HL Deb 16 February 1891 vol 350 cc651-64

Order of the Day for the Second Reading, read.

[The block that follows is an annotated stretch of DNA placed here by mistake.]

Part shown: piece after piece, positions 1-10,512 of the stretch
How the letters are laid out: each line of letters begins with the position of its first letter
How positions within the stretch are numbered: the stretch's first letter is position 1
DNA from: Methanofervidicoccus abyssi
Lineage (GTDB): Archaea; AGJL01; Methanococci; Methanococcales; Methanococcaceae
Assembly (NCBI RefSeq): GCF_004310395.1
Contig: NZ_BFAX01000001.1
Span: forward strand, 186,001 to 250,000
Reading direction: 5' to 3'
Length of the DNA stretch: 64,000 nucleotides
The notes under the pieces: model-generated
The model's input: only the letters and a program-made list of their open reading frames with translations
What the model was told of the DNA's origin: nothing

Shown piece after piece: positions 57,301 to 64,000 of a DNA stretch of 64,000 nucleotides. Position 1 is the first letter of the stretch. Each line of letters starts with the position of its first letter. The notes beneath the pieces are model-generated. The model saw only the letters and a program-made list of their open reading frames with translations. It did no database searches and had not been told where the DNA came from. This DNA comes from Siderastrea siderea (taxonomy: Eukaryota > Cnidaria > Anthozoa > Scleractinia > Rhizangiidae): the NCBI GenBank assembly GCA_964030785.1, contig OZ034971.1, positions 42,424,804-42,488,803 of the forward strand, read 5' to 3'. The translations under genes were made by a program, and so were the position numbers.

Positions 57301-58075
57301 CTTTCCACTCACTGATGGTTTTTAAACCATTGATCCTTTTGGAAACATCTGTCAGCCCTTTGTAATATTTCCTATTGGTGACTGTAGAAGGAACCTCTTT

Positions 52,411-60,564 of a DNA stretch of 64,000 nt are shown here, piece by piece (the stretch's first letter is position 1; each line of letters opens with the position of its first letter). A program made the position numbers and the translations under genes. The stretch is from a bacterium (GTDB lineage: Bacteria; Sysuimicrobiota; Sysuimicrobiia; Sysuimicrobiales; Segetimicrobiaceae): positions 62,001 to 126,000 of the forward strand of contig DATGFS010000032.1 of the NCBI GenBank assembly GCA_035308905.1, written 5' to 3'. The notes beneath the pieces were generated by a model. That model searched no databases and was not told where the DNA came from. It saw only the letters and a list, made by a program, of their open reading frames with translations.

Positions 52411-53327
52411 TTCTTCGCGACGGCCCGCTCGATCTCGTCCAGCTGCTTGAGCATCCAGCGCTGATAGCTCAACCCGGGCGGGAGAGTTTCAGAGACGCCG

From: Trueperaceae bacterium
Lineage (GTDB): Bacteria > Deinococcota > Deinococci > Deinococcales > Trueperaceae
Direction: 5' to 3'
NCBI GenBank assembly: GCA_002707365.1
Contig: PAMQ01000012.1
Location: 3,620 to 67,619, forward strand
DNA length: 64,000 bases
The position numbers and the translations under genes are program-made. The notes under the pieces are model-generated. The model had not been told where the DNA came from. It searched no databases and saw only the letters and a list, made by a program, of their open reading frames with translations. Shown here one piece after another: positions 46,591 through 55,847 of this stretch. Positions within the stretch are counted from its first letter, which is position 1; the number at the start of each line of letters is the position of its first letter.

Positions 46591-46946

My Lords, last year I ventured to lay before your Lordships' House a Bill to the same effect on this subject. A Commission sat for a long period inquiring into the wants of the deaf and dumb and of the blind. That Commission was presided over by a noble Lord who is now in the House (which he was not last year); and I am very glad that he is here, for I think the House will derive great advantage from any remarks he may make upon the Bill. The object of the Bill is to insure that these unfortunate children, whenever they are capable of being educated, should receive an education, like all other children in the country, and that the distance of the schools from their homes should no longer be made an excuse for their not being educated; because, of course, the best way of educating these poor children is not to send them to ordinary day schools, where they would be lost among hearing and seeing children, but to send them to existing institutions for that purpose, of which there are considerable numbers throughout the country. I believe the day schools set up by the School Board for London have not been found efficient for the purpose of educating children of this description, and therefore it is very desirable that power should be given to the School Authorities to contribute to such institutions, or, if necessary, by means of subscriptions, to combine together for the purpose of establishing such institutions specially devoted to the education of the blind or of the deaf and dumb. This measure provides that that may be done. It is not, as some people have supposed, a measure introduced with the view of interfering with existing institutions, but rather to confirm them in their position where they receive grants from the State or from the rates. Of course, they would be subject to inspection and to the same liability to control by the Government as in the case of ordinary schools for other children under the present system of elementary education. I do not think I need go into more than the main points of the Bill. I believe it depends mainly upon the points to which I have referred. On one point there may be some criticism from my noble Friend behind me, but I believe I shall find general support from your Lordships for this Bill which is to enable School Boards and School Authorities to act in places where these unhappy children exist, and also to enable a Parliamentary Grant to be given to schools where such afflicted little ones are educated, so that they may receive similar benefits and educational advantages to those enjoyed by their more fortunate companions, the seeing and hearing children. I will at present confine myself to merely moving the Second Reading of this Bill leaving its details for further consideration.